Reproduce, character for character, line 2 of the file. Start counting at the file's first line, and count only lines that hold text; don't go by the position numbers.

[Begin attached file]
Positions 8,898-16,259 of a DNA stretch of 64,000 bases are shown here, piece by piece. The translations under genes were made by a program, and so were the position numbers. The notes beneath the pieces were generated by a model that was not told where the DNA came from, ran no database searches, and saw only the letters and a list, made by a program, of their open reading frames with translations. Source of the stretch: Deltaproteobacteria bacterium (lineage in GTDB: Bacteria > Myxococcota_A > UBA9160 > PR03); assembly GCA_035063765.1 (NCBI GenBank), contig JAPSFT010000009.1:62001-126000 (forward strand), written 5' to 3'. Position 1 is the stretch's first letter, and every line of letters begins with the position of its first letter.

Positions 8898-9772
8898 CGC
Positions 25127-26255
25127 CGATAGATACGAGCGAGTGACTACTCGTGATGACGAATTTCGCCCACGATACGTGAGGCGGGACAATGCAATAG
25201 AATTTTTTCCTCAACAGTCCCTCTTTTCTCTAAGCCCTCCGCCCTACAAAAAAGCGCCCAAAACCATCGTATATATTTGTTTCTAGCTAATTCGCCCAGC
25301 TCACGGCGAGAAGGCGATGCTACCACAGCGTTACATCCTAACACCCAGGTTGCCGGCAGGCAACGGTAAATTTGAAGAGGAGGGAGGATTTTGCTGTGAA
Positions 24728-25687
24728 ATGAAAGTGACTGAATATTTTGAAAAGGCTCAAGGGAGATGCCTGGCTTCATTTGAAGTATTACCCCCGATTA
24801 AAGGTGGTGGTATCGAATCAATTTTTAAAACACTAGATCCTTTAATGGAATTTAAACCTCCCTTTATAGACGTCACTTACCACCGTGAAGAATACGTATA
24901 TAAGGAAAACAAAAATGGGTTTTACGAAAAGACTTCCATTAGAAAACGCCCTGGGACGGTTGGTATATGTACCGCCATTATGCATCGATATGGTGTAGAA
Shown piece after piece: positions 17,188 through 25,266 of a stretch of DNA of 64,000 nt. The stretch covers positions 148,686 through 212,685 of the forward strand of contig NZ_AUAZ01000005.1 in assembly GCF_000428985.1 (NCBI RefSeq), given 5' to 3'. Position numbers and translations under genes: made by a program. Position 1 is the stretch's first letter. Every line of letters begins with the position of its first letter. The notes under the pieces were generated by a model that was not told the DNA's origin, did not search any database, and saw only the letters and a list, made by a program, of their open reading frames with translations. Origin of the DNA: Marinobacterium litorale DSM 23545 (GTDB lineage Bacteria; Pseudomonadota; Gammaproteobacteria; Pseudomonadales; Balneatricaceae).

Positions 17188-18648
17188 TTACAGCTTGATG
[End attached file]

Positions 8898-9772